This was the first winner of the Ulster (Ards) TT, 21st August 1928. This Lea Francis driven by Kaye Don, was one of six Lea Francis entered for the race. It is now resident in the Coventry Transport Musem. The car was brought over for the 80th anniversary of the race in Conway Square Newtownards ,18th August 2008. Along with many other vintage classics gathered together to commemorate the Ards TT, first held in 1928. The race was the culmination of much thought and enthusiasm by two men. One was the legendary Harry Ferguson and the other was Wallace McLeod. Wallace was head of the motor engineering school at the Belfast Tech. The men were helped in their dream by the fact that (unlike the rest of the British Isles) the law in Ulster enabled roads to be closed off for motor racing. In 1927 the two men visited a race at Brooklands and persuaded some of the drivers that, if they could find a suitable Ulster road circuit, then they would participate. The venue was found and the six hour race was organised under the auspices of the Royal Automobile Club.
The circuit was in the form of a triangle 13.7 miles in total. The race started at the pits on the Newtownards Road Dundonald , and there still is a little commemorative building at that spot to mark the location. The cars then set off towards Newtownards via Quarry Corner then up and over Bradshaw’s Brae and into Conway Square, Newtownards .
There are still marks on the masonry made by the cars as they clipped the corner into the square, now a pedestrian precinct.
At its peak the Ards TT attracted over a half a million spectators.
The Ards TT race continued very successfully each year until 1936 when one of the competing cars crashed at Newtownards killing eight spectators and injuring 40 others. The Ards TT was never held again.
1928 ‘Ulster TT’ winning, Lea Francis ‘Hyper’
This vehicle was recently bequeathed to the museum (Coventry Transport Museum) by ‘Tom’ Delaney, an icon of motor racing. Tom’s father was MD of Lea Francis and oversaw most of the company’s serious car production, including in 1927 the first supercharged models known as ‘Hypers’. This car was one of a team of six Lea Francis cars entered in the ‘Ulster TT’ on the 21st of August 1928 and went on to win the race at an average speed of 64 mph.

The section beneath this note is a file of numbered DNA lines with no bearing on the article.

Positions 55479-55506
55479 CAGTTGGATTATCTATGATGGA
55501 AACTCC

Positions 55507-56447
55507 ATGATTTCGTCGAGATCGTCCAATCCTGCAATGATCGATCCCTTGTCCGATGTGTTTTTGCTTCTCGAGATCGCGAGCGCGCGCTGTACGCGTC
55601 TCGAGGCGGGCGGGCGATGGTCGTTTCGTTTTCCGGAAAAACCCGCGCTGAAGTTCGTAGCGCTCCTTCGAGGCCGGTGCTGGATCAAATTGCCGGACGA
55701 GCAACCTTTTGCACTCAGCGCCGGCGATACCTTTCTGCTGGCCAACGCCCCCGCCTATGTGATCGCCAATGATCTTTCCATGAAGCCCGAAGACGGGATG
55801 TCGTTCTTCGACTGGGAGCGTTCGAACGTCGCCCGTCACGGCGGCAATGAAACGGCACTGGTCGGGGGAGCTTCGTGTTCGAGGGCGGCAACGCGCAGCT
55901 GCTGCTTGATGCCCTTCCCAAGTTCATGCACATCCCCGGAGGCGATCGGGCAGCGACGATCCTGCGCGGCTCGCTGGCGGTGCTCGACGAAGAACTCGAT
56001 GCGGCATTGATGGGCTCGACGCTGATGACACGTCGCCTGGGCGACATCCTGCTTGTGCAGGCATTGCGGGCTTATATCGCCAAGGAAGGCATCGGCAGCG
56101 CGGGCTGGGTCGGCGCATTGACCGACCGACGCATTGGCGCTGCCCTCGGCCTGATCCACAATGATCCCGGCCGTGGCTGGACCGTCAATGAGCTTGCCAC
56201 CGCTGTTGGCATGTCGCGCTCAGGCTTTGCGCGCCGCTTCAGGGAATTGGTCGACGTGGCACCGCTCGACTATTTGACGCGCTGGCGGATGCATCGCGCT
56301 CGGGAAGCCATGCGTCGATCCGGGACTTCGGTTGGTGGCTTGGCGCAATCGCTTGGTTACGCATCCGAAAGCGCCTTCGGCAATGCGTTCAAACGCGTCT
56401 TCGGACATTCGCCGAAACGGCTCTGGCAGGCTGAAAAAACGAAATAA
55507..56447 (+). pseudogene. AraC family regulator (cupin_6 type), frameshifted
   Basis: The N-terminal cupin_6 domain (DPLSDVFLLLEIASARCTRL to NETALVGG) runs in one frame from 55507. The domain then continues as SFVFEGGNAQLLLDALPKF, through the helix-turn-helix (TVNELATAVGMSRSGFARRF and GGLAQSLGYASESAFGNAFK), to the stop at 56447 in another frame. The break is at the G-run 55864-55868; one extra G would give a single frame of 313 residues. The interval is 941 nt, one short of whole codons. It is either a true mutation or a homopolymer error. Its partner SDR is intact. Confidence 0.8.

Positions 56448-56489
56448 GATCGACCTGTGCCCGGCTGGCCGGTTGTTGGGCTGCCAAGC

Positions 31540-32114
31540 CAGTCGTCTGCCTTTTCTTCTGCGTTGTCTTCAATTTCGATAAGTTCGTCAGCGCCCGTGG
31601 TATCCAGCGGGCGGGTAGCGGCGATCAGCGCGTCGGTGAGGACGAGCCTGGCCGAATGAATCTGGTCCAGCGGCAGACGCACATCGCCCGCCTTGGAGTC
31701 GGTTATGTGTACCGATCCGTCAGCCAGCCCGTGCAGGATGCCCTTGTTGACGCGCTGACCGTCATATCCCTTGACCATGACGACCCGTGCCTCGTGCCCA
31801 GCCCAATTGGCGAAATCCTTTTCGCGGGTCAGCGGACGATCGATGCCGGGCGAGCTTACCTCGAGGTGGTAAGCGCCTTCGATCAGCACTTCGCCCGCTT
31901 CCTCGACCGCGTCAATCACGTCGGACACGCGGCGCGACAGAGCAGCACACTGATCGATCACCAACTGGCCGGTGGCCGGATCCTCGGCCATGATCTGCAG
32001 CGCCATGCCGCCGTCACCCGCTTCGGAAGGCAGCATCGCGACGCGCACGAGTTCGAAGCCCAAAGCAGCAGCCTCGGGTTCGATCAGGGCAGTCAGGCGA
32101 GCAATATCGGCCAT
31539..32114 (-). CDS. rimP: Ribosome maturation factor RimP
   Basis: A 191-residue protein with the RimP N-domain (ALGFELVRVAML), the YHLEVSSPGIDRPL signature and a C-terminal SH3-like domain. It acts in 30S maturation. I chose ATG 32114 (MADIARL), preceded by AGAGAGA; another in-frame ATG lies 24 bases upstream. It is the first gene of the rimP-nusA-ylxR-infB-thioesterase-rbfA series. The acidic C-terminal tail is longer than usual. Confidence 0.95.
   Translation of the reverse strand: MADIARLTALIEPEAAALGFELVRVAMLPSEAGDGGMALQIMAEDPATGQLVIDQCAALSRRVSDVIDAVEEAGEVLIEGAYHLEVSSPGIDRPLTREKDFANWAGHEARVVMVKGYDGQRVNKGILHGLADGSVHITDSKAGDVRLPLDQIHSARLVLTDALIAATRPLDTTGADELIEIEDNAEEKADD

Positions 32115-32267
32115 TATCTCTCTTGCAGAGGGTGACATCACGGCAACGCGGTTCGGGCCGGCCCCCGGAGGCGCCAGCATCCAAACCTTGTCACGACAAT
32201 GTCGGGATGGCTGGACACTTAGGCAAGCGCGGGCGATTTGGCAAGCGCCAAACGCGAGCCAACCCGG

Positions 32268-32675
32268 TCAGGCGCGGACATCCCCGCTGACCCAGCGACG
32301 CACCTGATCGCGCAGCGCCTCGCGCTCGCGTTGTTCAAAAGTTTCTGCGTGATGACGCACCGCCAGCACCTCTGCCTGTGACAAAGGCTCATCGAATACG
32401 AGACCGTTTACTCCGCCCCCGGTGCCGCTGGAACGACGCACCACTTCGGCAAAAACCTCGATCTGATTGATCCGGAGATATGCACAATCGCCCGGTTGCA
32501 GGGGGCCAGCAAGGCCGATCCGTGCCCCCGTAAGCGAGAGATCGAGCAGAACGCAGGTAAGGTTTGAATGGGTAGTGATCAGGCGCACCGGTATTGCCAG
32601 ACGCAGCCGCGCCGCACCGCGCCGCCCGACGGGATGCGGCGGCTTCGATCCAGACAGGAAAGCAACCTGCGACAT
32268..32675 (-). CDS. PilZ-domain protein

Although driven in the race by Kaye Don, the car was raced by Tom Delaney between 1930 and 1934 mostly at Brooklands,but also at Donnington, and Brighton, Shelsly Walsh speed trials. Tom stopped racing in 1935, but continued to be involved with Lea Francis. He resumed his interest in motor racing after the sale of his own company in 1959. Tom was reunited with the car by chance, while president of the Lea-Francis Owners Club. The car had been extensively modified and stored in a barn for a number of years and Tom spent six years rebuilding it to its original TT winning specification, completing the project in time to attend the 50th anniversary of the Ulster race it had so famously won.
In 1988 a 77 year old Tom drove in his first competitive race for 53 years. While his initial return was in another ‘Hyper’, Tom started competing again regularly in the TT winning car from 1989, both car and driver became a familiar and popular sight at vintage speed events right up to Toms last race in 2006 at the age of 95. Sadly Tom died later that year, but generously donated this iconic vehicle to Coventry Transport Museum, where he was a regular visitor.
The car joins the museum’s other famous ‘Hyper’, winner of the 1929 1.5 litre class at Le Mans.
WK6537 has also been seen out at many recent Goodwood Revivals
Nikon s-200 7.1 vintage pixie